|IOCELL NetDISK 351UNE Network Storage Device|
|Reviews - Featured Reviews: Network|
|Written by Bruce Normann|
|Monday, 28 November 2011|
Page 8 of 11
1GB Single-Disk Test Results
The bottom line for any storage device is the combination of capacity and transfer speed. For a network attached storage server, the differences are all about the infrastructure that is placed around the basic HDD array. Since capacity is something that's easy to define and measure, the real question for any NAS product is how fast will it Read and Write data. For this reason, Benchmark Reviews measures NAS performance as the bandwidth achieved during a file transfer test. The first tests we perform utilize a single 1GB (1000 megabytes / 1,000,000,000 bytes) file in a transfer to and from the NAS.
Since we started testing NAS units exclusively with Win 7, there aren't as many prior test results to compare with. We'll try and build up the NAS testing as best we can in the next year. In the meantime, we can compare the IOCELL NetDISK product to several units from QNAP that we have on hand now. In many ways, it's not a fair comparison, given the price difference between the IOCELL NDAS unit, and all of the QNAP products. There's like a 5X difference between the NetDISK 351UNE and the lowest-priced QNAP NAS Server in this test.
With all the NAS units operating in single disk mode, the 351UNE is not at the same level as the high-end NAS units, but it's not embarrassed. The average read speed was 62 MB/s, which is about 75% of the average performance that the QNAP units achieved. Not bad, for one fifth the price! Of course, none of them can compare with the performance of an SSD and a Velociraptor attached directly to the Southbridge.
Moving on to the 1 GB write bandwidth test, the performance of the NetDISK 351UNE drops a fraction, reaching an average write speed of 54 MB/s. In all cases, I detected very minor differences with the NetDISK NDAS, when comparing performance with Jumbo Frames enabled on the host Ethernet controller. Some of the NAS units we have tested had much more sensitivity to the MTU value in use, as you can see from the chart below. The driver for the NDAS device did not allow access to the MTU settings of the NetDISK unit, so the results may have been different if we were able to configure the IOCELL hardware directly. The NAS results here mirror the cost and performance of the CPU included in each device, and clearly the speed goes up with price. The NDAS does it all without a CPU, and it basically matches the performance of the lowest price NAS, which is running a 1.6 GHz Marvell ARM-based CPU.
Next up is 10 GB (1000 metric megabytes / 10,000,000,000 bytes) file transfer testing. Using the single-disk configuration in each NAS, and a single Gigabit connection, network throughput will be put to the test, and the effect of any system or hardware caches will be minimized.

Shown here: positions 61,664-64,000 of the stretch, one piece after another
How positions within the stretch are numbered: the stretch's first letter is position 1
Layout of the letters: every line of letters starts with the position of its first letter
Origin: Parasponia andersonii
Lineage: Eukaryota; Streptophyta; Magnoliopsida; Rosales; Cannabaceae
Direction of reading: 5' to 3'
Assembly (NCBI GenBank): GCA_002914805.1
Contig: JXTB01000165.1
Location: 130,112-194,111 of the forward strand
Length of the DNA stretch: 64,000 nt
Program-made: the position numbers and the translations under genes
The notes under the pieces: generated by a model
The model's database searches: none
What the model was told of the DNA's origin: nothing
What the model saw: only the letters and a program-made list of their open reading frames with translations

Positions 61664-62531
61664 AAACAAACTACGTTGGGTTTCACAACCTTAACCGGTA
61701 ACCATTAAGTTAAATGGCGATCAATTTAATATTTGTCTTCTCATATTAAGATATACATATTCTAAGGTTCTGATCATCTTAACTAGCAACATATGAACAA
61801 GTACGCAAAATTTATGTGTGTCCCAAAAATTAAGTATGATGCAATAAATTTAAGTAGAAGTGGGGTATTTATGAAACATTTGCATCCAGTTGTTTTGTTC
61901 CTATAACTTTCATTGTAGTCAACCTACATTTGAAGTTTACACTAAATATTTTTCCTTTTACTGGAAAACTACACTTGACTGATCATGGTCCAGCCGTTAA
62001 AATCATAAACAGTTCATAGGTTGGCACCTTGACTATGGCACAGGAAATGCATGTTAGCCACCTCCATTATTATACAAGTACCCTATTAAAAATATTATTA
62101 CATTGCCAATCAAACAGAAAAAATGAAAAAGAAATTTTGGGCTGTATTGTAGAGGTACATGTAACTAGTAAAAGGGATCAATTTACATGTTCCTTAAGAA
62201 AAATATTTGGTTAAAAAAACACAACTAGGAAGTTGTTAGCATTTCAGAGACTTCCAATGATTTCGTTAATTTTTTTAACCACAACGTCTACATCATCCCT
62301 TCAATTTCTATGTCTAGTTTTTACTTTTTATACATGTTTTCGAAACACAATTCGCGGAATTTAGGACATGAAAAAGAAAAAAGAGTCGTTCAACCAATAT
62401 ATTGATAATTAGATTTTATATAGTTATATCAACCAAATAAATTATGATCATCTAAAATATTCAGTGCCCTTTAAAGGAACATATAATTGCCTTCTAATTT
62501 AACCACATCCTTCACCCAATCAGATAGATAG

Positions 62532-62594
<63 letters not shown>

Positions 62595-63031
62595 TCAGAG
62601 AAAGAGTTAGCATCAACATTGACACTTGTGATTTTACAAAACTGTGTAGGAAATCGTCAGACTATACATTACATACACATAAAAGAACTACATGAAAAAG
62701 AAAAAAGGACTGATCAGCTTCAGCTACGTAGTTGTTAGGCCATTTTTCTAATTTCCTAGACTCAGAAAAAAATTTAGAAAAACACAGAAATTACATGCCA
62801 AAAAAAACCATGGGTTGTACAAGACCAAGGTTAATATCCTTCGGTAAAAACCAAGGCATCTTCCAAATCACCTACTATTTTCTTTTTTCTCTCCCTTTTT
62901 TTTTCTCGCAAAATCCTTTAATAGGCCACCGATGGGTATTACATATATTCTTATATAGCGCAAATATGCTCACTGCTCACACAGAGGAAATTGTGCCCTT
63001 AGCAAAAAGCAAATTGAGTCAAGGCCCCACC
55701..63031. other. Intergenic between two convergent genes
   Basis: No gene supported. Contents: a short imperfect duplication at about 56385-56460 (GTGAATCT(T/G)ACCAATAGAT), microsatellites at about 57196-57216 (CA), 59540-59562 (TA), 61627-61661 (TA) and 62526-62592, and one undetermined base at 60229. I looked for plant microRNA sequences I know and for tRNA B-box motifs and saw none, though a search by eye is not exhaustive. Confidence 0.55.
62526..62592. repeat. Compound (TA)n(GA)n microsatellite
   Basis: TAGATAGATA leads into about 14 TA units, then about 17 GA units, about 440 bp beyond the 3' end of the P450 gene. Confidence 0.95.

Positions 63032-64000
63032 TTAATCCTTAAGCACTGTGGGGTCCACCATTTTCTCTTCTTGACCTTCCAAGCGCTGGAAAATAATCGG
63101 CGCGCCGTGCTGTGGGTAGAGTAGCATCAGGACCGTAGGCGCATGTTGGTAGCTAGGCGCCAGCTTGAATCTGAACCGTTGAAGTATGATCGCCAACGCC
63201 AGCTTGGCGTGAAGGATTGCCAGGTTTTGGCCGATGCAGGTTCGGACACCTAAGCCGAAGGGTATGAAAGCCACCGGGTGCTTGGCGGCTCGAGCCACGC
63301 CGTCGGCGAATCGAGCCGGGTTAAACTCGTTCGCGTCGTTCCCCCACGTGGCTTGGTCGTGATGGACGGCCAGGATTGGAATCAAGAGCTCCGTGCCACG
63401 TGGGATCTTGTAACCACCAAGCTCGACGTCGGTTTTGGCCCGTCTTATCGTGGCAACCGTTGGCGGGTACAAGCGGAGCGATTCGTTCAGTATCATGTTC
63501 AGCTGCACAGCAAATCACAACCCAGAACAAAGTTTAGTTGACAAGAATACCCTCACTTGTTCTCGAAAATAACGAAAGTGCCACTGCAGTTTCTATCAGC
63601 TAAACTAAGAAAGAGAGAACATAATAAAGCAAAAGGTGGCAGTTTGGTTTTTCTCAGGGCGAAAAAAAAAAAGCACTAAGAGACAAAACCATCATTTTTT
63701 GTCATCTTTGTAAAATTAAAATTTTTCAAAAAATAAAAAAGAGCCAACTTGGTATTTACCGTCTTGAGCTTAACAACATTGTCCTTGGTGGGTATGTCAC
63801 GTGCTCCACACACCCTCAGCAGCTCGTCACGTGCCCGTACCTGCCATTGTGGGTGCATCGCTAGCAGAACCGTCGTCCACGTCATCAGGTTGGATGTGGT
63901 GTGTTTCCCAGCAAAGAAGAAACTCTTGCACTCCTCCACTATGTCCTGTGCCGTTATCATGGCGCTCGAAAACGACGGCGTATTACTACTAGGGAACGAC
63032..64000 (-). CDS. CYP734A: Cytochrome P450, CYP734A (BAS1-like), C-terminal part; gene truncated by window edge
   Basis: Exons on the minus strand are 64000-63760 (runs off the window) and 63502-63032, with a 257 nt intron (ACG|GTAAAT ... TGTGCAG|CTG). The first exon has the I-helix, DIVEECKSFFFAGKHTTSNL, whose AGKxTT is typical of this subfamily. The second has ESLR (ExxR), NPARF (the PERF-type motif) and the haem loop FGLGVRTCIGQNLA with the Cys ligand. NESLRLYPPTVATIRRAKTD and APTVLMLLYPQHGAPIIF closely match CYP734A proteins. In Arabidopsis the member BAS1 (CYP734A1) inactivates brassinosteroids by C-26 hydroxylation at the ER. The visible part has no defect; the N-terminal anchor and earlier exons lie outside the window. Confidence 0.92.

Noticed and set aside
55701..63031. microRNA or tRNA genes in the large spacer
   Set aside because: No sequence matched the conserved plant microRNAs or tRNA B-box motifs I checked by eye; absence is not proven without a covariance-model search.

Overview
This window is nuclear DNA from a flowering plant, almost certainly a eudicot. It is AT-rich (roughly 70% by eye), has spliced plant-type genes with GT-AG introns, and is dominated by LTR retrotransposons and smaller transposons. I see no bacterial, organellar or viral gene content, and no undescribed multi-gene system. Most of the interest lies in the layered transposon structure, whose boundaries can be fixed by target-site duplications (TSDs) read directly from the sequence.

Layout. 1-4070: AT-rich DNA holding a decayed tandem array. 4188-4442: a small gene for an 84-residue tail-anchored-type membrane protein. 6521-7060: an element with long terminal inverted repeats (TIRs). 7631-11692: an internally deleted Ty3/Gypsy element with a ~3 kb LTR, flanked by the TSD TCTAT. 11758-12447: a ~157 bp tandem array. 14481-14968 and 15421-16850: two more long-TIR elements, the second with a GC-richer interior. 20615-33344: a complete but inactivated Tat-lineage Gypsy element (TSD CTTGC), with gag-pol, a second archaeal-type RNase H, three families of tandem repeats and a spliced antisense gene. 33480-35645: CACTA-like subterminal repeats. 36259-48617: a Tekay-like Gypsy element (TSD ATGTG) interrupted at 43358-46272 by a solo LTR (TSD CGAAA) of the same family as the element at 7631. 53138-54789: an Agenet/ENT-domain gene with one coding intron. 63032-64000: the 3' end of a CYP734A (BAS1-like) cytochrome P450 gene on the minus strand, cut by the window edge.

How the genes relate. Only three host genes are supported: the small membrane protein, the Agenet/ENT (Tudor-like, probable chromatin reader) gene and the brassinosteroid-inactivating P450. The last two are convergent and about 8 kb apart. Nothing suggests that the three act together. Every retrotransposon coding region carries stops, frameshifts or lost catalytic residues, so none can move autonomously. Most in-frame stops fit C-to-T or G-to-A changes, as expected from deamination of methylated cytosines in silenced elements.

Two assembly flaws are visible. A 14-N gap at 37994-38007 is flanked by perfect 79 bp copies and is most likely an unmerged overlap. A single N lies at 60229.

10GB Single-Disk Test Results
Examining 10GB basic file transfer speeds, the NetDISK 351UNE only loses about 1 MB/s compared to the 1 GB results. The NAS units gained some, with the use of this larger test file, such that the NDAS only reaches approximately 64% of the performance of the average of the four NAS devices, compared to the 75% we got with the smaller test file. Still, I'm impressed with the results of the lower-cost NDAS device, and it is clearly performing in the range of its advertised ratings. Once again, the Jumbo Frame/MTU value had very little impact on the results for the NetDISK product, most likely due to the fact that the MTU settings are not configurable on the 351UNE model.
In our 10GB write performance tests, the NetDISK 351UNE actually beats out the lowest priced QNAP NAS by a few MB/s. Putting up a decent result of over 59 MB/s with the larger 10GB test file, it narrowly improved on the 55.9 MB/s performance of the TS-219 P+. That's quite a coup for the NDAS technology, right there!
I wasn't sure what kind of performance I should expect; during the unboxing, assembly and initial setup of the IOCELL NetDISK 351UNE, it all looked too simple and easy to me. But, that's why we test, because first and second impressions don't really matter in this technology sector - performance is almost always the driving factor. On that score, I'm quite impressed, when you consider the cost basis for this product. I know it has very little in the way of software features, and can't do most of the cool things that we've become accustomed to in the world of NAS Servers. For backup purposes and basic networked storage though, it puts in a very respectable performance. The fact that it does so for well under $100 is a minor miracle in my book.
In the next section, we're going to take advantage of the NDAS technology, and the fact that the NetDISK device is configured to look and act just like a local drive. We'll perform some benchmark testing that doesn't normally get put into the mix when we test NAS-type devices.